I heavily debated how to design the overall "mother structure" of the work (whilst writing the first movement, I had thought the next movement would be in G major themed on the lady of the lake), but I decided that I should do the trumpet photo next instead (in order to keep the quartet at 4 movements). So, I came up with a theme using three notes and had the first draft of "A Call to Arms" within another few hours.
I posted the first movement on Steempeak, and received a comment from @partitura talking about how he looked forward to seeing how I developed my stray towards G Major in the coming movement. My reaction to this was "Oh crap, he's right, I alluded that the next movement would be in G major then glossed over it when my interpretation of the mother structure changed." So, I spent a few hours composing the beginnings of a new second movement in G major and took a few days to complete the first draft of this movement. Thanks to @paritura, "King Arthur's Water Music" now exists.
At this point, I had like a day or two until my first lesson with Ms. Campbell. I had taken a trip to the museum and researched which paintings hung on the museum wall. I knew the battle scene was a must (because it is on the wall), and I knew Arthur's battle with Sir Mordred would be a satisfying ending. So, I knew I had two more movements to compose, and, by this point, I'd decided the 4th movement would be a Double Fugue. So, me being the confident procrastinator I am, I decided I had enough material for the lesson and that I would not begin work on the Double Fugue until after the first lesson (with a week until the second lesson).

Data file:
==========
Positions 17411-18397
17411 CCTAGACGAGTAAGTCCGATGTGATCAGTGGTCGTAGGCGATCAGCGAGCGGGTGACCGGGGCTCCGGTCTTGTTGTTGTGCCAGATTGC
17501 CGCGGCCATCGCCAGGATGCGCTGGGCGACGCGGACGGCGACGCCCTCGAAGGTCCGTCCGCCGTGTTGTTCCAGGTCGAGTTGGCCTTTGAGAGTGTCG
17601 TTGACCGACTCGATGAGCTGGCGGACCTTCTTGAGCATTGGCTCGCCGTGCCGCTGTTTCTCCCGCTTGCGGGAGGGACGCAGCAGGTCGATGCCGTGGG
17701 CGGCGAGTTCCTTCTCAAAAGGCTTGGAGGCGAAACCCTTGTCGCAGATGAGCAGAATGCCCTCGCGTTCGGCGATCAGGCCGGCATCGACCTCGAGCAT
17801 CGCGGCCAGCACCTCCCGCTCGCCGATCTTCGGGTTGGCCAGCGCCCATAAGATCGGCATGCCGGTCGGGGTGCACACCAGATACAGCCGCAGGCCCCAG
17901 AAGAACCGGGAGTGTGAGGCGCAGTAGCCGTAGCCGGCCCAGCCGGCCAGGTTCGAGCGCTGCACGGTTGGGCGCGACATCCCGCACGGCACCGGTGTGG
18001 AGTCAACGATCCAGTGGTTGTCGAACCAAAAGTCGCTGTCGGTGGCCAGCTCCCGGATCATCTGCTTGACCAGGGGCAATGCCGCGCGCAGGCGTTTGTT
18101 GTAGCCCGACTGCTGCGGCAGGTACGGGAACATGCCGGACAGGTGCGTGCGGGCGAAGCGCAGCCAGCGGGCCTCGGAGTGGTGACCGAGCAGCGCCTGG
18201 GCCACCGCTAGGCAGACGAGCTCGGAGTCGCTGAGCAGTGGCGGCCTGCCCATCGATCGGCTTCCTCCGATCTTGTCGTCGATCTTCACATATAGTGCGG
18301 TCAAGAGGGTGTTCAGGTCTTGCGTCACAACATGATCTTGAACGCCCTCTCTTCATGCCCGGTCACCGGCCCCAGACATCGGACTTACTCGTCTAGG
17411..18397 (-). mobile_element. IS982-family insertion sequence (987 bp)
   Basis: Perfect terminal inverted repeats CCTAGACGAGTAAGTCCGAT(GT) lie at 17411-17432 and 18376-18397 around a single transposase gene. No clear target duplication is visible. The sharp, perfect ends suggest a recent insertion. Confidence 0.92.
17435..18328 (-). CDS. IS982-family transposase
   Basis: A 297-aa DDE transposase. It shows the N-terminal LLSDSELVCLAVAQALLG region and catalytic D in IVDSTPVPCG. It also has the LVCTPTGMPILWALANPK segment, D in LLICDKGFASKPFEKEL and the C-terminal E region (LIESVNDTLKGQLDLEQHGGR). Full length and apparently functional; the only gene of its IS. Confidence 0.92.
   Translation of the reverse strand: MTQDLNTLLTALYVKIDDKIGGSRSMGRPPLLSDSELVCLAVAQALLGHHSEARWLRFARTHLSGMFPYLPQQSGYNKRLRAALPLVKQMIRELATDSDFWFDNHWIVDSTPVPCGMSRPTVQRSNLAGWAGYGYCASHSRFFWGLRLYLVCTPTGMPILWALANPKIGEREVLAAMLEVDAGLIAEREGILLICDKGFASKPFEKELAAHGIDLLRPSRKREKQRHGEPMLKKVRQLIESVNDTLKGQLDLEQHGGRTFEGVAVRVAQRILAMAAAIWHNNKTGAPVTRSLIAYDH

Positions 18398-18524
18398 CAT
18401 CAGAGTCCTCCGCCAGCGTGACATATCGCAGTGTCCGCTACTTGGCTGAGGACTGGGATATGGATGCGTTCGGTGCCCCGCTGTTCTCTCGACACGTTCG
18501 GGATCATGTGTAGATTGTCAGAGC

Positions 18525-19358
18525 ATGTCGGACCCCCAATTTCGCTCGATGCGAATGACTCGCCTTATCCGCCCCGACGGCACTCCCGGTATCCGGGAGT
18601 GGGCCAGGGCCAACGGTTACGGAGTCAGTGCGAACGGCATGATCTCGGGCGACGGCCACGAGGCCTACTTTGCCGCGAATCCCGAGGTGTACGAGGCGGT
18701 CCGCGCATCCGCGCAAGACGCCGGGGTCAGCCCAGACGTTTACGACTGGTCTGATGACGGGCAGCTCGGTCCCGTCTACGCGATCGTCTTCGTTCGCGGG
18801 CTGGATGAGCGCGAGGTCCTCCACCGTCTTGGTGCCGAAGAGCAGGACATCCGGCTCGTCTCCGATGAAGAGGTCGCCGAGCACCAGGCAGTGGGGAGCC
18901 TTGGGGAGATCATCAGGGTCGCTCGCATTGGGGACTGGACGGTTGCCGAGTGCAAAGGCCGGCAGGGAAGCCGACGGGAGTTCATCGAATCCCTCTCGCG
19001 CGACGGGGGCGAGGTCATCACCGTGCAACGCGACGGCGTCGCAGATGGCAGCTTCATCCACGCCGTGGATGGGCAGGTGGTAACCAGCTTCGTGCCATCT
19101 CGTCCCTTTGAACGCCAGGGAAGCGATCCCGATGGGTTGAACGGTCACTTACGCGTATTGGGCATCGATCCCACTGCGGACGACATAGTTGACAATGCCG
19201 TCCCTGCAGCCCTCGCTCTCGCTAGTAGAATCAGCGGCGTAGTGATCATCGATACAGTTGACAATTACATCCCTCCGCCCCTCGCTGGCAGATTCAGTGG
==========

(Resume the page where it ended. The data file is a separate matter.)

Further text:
Fast forward to the lesson, I am given plenty of insightful criticisms which I immediately addressed (sadly I'd already posted the earlier drafts of the first two movements, so those were kind of set in stone in regards to the Steem posts). But, I decided to focus on writing the last movements before posting anything more.
So, I began work on the Double Fugue. A daunting process which probably took the most days of any of the movements. I drew influence from Mozart's Kyrie, and drafted, then erased, then drafted, then erased, then cried in my room about how I could no longer compose, then drafted, then erased, then saw my theory teacher and listened to his criticisms of my work so far. Finally, after much more drafting and crying, I got it to the point that I didn't hate it. I sent it to Ms. Campbell, and she seemed to like it, so I called that a wrap. Thus, "The Battle" was born.
Finally, I had one more movement to compose, death music. I talked about the anxiety I felt towards writing this movement in its respective article, but it only took a few hours to compose (after the few days it took me to start it). So, that day, "The Death of Arthur" was finished.